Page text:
By Carl Wilson, Horticulturist, Denver Cooperative Extension
Landscapes change over time and require renovation to remain beautiful. One condition that
often changes within twenty years of planting a landscape is the degree of shade due to
maturing trees and
shrubs. The rest of the garden must change to keep up. While some plants do poorly in
shade, many will thrive in these conditions.
The best way to adapt to low light levels is to choose plants that do well in less light.
While some plants thrive in light shade, others will tolerate partial or even full shade.
The degree of shade in a landscape may change with the season. Areas in full sun in the
summer may be in partial shade in spring and fall when the sun is at a lower angle in the
Available sunlight may sometimes be increased through selective pruning. While large shade
trees are a valuable resource, removal of dead, diseased or structurally poor limbs can
improve beauty as well as increase light available for plant growth. Another method to
increase light is through reflection. Painting a fence or house siding a light color can
have a significant effect.
Root competition for moisture is another consideration in shade gardening. Some shade
tolerant plants adapt to low moisture situations while others require moist shade.
Consider the competition from nearby plants when choosing plants and in irrigating them.
Designing for shade -Shade gardens are usually more subtle, lacking the
bright, bold colors found in sunny locations. Plant textures, height differences,
forms and color variations are important elements to consider.
- Large leafed plants such as shade-loving hostas have a coarse texture while finely
divided leaves such as male fern impart a fine texture. Take advantage of textural
contrasts for the variety they offer.
- Consider using height contrasts between plants such as dwarf conifers and their upright
cousins to add interest. Weeping or rounded forms create a spacious feeling that add to
plantings otherwise dominated by upright or horizontal, ground-hugging plant forms.
- Glossy leaves such as those of pigsqueak bergenia have more impact than dull ones such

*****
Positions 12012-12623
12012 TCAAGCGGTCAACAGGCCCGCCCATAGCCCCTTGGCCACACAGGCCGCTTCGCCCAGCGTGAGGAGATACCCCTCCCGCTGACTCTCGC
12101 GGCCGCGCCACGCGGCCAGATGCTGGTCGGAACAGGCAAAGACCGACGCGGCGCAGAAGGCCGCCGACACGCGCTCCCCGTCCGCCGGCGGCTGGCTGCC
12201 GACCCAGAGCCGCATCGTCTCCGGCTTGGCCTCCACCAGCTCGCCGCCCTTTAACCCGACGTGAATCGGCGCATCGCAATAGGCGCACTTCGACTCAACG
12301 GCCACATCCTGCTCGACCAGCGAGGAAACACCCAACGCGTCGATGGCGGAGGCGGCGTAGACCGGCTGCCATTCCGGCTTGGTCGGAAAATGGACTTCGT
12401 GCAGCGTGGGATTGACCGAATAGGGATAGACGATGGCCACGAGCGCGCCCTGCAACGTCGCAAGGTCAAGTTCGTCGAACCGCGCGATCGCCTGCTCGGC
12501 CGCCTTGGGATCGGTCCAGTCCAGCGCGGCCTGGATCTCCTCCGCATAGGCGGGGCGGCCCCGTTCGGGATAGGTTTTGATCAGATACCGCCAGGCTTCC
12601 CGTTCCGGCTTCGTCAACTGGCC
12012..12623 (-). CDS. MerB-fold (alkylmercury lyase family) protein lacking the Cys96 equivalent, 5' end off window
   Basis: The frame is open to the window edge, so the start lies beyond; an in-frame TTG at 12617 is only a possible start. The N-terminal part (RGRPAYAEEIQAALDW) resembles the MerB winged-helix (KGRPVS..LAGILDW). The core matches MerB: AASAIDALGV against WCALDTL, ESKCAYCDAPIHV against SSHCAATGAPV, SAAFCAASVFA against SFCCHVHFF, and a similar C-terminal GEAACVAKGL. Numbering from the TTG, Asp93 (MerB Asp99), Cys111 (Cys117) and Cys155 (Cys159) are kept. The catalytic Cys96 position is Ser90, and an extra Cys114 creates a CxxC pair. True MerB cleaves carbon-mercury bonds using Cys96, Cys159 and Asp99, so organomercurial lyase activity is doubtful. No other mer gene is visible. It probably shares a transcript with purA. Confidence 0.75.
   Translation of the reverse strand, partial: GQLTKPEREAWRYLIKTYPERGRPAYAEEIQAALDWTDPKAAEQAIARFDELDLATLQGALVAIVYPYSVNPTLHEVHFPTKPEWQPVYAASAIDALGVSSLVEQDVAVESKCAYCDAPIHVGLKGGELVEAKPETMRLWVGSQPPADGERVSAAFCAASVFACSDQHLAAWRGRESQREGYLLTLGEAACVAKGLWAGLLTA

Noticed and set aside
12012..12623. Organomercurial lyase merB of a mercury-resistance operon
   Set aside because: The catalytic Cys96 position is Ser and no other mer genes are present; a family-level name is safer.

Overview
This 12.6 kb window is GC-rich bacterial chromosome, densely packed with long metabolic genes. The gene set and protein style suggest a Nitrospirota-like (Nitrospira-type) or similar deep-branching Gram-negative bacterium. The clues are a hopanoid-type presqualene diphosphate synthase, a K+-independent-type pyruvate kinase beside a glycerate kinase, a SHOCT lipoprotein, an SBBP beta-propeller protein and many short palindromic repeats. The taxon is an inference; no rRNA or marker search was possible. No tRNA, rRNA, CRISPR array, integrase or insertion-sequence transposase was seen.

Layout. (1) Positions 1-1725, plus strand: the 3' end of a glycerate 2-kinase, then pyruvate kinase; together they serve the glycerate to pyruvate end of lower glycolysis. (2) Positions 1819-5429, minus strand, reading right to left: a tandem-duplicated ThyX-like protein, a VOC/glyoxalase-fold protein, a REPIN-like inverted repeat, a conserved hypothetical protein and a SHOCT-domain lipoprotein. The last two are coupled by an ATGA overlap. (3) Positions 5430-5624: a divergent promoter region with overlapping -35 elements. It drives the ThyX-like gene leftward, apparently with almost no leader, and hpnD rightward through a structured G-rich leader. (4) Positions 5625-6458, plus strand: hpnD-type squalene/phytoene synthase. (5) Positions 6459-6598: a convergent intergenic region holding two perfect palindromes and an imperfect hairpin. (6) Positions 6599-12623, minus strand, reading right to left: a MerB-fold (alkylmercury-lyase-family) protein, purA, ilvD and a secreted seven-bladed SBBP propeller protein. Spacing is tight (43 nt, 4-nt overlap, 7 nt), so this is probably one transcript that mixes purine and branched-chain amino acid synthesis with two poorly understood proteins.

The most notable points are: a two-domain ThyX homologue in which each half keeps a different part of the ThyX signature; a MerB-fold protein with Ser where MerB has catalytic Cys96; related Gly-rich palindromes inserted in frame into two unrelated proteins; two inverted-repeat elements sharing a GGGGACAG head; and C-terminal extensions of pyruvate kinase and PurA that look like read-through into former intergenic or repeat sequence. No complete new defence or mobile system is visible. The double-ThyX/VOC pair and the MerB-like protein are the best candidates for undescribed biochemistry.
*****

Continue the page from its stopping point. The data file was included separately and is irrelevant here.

as Siberian bugloss. Light colors - whites, cream or pinks - stand out in the shade.
Examples are the silver and pink tones of Japanese painted fern and the creamy yellow
shades found in some hosta varieties.
- Some red-leafed plants such as 'Chocolate Ruffles' coral bells contrast well with green
- Deep blues and purples tend to recede into the shade unless set off by a lighter,
contrasting color. The tall, light purple blooms of upright European lilybells
(Adenophora lilifolia) will have more impact if coupled with the yellow, spiked
blooms of a perennial foxglove.
Utilize any and all of these elements to add interest to landscape planting designs for
Plants for shade - Many shrubs and small trees naturally grow in the
shade of large trees in forests. These plants are useful to consider in small urban yards
where both light as well as space may be limited.
- Suggestions include serviceberry; arrowwood, burkwood and leatherleaf viburnums;
highbush cranberry; redosier dogwood; Oregon grapeholly; and spreading euonymous.
- There are also a variety of groundcovers and shade tolerant perennial flowers to plant
in shady situations.
- Groundcovers for shady areas are carpet bugle, periwinkle, English ivy, mock strawberry,
plumbago, sweet woodruff, woodbine, wintercreeper euonymous and dead nettle.
- Perennial flowers to consider include daffodil, tulips, crocus and other spring bulbs
that bloom and complete growth before trees leaf out late in the spring. Other perennials
are coral bells, bellflower, pigsqueak bergenia, astilbe, bleedingheart, bugloss,
cranesbill geranium, lady's mantle and the European type daylilies.
- Don't forget ornamental grasses such as maiden grass and tufted hairgrass.
- Annual flowers for shade plantings are coleus, foxglove, impatiens, lobelia, wax
begonia, flossflower, and browallia.
Be sure to meet the moisture needs in growing these plants. Some require moist shade and
some tolerate dry shade.
Photograph courtesy of Judy Sedbrook.
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